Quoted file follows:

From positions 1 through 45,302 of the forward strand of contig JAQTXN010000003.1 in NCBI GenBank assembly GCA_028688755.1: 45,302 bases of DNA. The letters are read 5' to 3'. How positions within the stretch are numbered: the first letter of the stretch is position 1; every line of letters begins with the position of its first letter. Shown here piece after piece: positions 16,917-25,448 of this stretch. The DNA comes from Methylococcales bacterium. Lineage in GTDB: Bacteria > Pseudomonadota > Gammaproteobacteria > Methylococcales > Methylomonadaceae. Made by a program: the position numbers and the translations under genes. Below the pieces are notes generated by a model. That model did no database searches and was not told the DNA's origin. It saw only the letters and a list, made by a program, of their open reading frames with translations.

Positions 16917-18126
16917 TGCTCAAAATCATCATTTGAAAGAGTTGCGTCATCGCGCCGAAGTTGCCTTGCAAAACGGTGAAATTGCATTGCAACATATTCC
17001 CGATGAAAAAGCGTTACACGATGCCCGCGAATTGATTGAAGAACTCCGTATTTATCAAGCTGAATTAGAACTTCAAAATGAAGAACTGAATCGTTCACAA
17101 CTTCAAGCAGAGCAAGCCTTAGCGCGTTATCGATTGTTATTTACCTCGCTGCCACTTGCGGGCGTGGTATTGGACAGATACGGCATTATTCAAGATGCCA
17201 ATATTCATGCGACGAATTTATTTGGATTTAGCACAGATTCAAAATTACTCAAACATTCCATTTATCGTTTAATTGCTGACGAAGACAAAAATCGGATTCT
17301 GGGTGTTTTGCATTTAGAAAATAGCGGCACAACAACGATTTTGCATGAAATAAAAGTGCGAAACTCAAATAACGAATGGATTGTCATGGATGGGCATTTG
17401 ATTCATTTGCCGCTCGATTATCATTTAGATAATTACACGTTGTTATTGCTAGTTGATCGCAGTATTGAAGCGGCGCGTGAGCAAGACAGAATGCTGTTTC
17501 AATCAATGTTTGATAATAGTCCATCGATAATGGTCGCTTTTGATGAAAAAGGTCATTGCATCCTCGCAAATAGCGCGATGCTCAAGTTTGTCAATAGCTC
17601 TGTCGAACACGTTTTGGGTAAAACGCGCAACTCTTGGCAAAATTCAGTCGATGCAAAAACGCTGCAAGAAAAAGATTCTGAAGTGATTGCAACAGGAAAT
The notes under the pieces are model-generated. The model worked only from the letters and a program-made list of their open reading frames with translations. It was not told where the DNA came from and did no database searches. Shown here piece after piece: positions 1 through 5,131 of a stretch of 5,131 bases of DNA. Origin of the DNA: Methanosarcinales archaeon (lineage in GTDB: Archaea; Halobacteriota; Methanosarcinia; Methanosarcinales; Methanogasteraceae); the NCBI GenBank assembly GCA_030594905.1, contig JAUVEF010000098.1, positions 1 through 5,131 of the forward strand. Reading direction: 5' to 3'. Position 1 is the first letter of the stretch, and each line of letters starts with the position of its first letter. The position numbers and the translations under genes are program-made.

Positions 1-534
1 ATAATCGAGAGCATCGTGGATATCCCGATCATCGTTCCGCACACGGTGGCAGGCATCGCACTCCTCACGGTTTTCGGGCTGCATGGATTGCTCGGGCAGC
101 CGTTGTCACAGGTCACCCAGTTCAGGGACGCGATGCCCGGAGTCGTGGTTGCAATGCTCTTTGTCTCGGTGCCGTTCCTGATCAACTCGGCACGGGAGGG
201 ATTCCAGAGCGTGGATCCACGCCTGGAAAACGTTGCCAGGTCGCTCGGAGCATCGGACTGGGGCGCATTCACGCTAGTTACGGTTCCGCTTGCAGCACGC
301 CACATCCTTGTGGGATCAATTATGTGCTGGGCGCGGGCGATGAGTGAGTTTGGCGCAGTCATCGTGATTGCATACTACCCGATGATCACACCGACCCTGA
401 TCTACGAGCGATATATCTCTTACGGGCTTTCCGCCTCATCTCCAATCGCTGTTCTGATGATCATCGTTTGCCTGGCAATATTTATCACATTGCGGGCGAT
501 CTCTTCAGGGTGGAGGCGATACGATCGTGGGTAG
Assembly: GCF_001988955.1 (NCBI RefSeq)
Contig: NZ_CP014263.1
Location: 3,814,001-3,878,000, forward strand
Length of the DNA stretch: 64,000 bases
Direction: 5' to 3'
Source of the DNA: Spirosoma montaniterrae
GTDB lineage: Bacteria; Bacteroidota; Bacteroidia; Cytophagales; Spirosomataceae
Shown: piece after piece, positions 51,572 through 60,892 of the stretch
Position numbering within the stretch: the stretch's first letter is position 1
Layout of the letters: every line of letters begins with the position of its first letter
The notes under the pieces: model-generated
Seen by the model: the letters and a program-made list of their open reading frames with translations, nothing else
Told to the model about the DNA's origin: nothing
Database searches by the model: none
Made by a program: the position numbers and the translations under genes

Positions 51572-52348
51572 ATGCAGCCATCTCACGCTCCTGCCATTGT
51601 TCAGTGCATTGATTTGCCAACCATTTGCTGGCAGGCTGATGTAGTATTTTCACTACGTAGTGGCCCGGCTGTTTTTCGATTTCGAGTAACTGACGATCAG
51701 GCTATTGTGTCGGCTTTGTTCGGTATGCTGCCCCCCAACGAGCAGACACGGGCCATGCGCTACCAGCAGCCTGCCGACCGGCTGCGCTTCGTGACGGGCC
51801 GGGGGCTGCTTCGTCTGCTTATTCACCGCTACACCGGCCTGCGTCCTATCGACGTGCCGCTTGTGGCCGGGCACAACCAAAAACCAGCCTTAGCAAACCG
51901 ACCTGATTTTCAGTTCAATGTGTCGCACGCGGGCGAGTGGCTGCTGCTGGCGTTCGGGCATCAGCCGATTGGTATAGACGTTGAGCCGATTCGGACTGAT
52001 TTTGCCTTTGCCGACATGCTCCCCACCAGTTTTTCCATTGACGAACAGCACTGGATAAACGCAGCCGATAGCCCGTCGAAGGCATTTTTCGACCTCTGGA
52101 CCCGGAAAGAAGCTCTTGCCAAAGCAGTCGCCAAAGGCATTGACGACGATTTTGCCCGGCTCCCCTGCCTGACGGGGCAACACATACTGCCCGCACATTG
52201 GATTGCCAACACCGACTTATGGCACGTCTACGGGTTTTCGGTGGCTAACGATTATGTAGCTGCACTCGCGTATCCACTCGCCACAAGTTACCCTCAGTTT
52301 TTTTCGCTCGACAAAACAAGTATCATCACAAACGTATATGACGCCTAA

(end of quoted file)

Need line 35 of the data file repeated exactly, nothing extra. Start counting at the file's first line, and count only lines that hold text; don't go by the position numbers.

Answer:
51572 ATGCAGCCATCTCACGCTCCTGCCATTGT